Cicadas’ Diet: These Trees and Shrubs in Your Yard May Be at Risk – NBC Chicago

Illinois Cicada Emergence: What You Need to Know

As Illinois prepares for the full emergence of the 17-year cicadas, sightings have already started to appear in the Chicago area. Stephanie Adams, a Plant Pathologist at Morton Arboretum in Lisle, mentioned that Brood XIII cicadas have begun to surface across the region and will soon be widespread.

Expected Emergence and Impact

After spending 17 years underground, billions of periodical cicadas from Brood XIII are set to emerge fully in mid-May and June. Once they emerge, they will be prevalent everywhere, particularly on and around trees. The cicadas are known to lay eggs on various trees and shrubs, with preferences for specific types such as oak, maple, and hickory.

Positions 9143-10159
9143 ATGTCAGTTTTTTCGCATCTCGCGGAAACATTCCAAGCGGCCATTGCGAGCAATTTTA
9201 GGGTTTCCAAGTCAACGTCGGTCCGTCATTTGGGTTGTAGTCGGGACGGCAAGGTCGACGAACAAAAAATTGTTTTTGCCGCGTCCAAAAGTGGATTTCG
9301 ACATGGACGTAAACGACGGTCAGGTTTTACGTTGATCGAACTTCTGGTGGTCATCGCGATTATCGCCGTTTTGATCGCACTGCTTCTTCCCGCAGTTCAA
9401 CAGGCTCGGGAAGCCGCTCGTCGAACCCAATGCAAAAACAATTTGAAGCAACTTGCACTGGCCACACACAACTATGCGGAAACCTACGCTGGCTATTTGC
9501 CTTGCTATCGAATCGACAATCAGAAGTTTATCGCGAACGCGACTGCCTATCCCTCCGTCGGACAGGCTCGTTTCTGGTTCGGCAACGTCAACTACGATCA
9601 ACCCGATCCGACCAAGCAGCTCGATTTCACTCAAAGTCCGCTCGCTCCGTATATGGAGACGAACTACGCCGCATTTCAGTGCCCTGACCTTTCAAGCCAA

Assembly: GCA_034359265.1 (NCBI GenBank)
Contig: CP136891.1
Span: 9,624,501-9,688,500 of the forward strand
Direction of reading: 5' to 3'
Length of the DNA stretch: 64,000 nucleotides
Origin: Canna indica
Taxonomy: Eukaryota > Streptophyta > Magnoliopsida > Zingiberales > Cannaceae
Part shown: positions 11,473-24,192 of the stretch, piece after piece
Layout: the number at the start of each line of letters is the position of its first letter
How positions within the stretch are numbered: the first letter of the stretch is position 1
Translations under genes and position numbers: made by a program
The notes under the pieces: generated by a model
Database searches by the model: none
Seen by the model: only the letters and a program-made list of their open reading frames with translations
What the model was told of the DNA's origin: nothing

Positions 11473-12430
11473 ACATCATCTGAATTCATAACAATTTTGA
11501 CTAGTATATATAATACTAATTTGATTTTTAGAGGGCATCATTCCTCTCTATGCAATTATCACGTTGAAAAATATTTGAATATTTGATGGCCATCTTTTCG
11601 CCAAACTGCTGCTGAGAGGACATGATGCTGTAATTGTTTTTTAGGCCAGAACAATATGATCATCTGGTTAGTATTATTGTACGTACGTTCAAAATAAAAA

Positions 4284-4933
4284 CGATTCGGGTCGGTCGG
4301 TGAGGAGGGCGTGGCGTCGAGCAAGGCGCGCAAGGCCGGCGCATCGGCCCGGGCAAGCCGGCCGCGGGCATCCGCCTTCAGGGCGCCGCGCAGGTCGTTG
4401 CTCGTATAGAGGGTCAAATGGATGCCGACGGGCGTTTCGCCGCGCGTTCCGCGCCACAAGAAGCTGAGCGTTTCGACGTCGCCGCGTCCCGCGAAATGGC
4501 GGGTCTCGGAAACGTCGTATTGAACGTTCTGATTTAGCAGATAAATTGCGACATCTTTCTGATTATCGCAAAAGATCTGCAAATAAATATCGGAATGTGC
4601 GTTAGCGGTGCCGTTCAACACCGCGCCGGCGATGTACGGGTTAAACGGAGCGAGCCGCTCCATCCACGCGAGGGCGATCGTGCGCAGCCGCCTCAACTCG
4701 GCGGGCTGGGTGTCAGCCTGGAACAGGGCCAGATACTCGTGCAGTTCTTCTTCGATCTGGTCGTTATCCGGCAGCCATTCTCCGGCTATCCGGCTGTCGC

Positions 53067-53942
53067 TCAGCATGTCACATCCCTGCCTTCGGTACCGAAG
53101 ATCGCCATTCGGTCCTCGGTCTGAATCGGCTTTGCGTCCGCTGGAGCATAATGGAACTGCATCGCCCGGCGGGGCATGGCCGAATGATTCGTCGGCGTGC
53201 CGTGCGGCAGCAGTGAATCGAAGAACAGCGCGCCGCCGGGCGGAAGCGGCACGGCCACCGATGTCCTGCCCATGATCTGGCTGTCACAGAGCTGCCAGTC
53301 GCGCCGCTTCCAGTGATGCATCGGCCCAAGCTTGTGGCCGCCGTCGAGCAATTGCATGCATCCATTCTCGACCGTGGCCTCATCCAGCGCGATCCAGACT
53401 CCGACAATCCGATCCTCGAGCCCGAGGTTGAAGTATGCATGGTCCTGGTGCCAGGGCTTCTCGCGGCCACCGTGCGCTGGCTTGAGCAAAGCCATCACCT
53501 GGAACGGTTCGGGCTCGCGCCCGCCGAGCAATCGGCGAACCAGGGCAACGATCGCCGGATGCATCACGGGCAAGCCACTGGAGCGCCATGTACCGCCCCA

During the emergence 17 years ago, trees like maples, cherries, and oaks were among the most affected. The cicadas are expected to feast on tree fluids and leave behind cicada shells, impacting vulnerable and small plants.

Protecting Your Trees

While cicadas are generally harmless, they can cause damage to young and small trees and shrubs when females lay eggs inside the bark. To protect your plants, consider using tulle as a breathable wrap and barrier. It is essential to start protecting young plants early and keep them wrapped until mid-June when the emergence ends.

Dealing with Cicadas in Your Yard

Avoid using insecticides to control cicadas, as they are generally ineffective and may harm other organisms. Instead, focus on gentle removal by hand and consider wrapping tree bases with foil or barrier tape to prevent cicadas from climbing up and feeding on the plants.

Remember that cicadas play a vital role in the ecosystem as a food source for birds, moles, raccoons, and frogs. It is important to coexist with these insects during their emergence and allow nature to take its course.

Read More of this Story at – 2024-05-01 23:31:42

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